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Not so, said NFL Players Association chief DeMaurice Smith, who talked with Goodell several times by phone during the day and was informed of the owners’ vote before an official announcement went out. It didn’t take long for Smith to fire off an email to team reps denying it was a done deal.

“Issues that need to be collectively bargained remain open; other issues, such as workers’ compensation, economic issues and end of deal terms, remain unresolved. There is no agreement between the NFL and the players at this time,” Smith wrote.

Unhappy with the old collective bargaining agreement, owners exercised an opt-out clause three years ago, setting the stage for this labor dispute. The new deal does not contain an opt-out clause.

If players approve the agreement, team facilities would open Saturday, and the new league year would begin Wednesday, with full free agency and the opening of training camps.

“I can’t say we got everything we wanted to get in the deal. I’m sure (players) would say the same thing,” New York Giants owner John Mara said. “The best thing about it is our fans don’t have to hear about labor-management relations for another 10 years.”

He didn’t say anything about the next few days.

The old CBA expired March 11, when federally mediated negotiations fell apart, and the owners locked out the players hours later. Since then, teams have not been allowed to communicate with current NFL players; players _ including those drafted in April _ could not be signed; and teams did not pay for players’ health insurance.

Final issues involved how to set aside three pending court cases, including the antitrust lawsuit filed against the NFL in federal court in Minnesota by Tom Brady and nine other players. Pash, the NFL’s lead negotiator, said the owners’ understanding is that case will be dismissed.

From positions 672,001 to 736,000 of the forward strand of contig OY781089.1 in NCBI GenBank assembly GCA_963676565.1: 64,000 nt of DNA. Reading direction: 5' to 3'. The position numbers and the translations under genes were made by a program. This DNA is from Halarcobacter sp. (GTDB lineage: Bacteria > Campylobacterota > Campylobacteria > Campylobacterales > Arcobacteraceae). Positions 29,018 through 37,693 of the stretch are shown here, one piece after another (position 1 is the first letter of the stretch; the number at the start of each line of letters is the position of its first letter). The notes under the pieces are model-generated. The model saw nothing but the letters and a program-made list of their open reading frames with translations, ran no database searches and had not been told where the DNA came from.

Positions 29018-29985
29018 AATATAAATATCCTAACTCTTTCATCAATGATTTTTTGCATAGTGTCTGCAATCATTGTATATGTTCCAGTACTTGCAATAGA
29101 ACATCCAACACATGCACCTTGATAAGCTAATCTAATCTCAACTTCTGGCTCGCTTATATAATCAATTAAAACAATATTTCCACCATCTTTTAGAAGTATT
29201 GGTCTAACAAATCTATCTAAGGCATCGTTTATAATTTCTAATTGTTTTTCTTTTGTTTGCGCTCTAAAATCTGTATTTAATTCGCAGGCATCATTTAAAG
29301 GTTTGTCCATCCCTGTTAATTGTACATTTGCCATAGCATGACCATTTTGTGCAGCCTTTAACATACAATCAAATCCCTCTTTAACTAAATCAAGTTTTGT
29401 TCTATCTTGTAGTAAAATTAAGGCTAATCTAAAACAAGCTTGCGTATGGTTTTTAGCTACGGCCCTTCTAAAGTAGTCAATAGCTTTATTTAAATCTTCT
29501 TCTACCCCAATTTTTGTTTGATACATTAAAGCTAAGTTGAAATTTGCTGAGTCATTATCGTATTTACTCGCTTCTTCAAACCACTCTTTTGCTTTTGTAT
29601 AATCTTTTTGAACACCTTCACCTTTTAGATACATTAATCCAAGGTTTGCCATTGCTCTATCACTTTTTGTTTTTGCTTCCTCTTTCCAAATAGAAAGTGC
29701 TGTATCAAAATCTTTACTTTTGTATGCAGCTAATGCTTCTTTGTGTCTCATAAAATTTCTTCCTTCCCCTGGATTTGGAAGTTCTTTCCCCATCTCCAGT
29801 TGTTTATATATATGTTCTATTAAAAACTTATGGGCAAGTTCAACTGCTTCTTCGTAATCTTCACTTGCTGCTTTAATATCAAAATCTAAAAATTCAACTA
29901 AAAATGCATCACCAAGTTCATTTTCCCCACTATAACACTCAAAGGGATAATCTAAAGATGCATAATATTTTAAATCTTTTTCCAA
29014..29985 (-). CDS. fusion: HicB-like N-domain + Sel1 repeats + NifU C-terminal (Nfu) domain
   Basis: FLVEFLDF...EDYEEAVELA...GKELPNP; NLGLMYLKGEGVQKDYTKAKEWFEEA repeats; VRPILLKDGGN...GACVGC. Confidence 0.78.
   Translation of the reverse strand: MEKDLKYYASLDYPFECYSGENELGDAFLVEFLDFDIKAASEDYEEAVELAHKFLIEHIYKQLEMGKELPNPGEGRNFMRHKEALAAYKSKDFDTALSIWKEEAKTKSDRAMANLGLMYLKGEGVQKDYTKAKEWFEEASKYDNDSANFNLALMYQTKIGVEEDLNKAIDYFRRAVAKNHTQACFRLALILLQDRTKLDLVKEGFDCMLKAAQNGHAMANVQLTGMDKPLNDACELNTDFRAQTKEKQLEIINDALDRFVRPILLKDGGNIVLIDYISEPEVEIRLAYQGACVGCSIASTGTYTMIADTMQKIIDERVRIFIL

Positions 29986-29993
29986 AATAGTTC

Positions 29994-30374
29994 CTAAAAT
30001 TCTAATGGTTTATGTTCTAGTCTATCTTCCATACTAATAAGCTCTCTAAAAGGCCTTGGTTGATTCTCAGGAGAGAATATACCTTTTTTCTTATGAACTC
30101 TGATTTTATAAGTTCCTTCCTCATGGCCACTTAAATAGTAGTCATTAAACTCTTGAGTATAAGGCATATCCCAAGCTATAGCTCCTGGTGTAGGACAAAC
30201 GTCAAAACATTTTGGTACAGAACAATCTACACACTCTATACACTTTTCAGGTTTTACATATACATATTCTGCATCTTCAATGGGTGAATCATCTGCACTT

One thing owners originally sought and won’t get, at least right away, is expanding the regular season from 16 games to 18. That won’t change before 2013, and the players must agree to a switch. Most oppose a longer season, claiming it will increase the risk of injuries and shorten careers.

“We heard the players loud and clear. They pushed back pretty hard on that issue,” said Atlanta Falcons president Rich McKay, chairman of the league’s competition committee.

Goodell also announced that owners approved a supplemental revenue-sharing system, something Smith noted in his email to team reps.

“Obviously, we have not been a part of those discussions,” he wrote.

Even after all acceptable terms are established, a deal would lead to a new CBA only if NFLPA team reps recommend re-establishing the group as a union, which must be approved by a majority vote of the 1,900 players.

In March, when talks broke down and the old CBA expired, the NFLPA said it was dissolving itself as a union and instead becoming a trade association, a move that allowed the players to sue the league under antitrust law. But only a union can sign off on a CBA.

The deal would make significant changes in offseason workout schedules, reducing team programs by five weeks and cutting organized team activities (OTAs) from 14 to 10 sessions. There will be limited on-field practice time and contact, and more days off for players.

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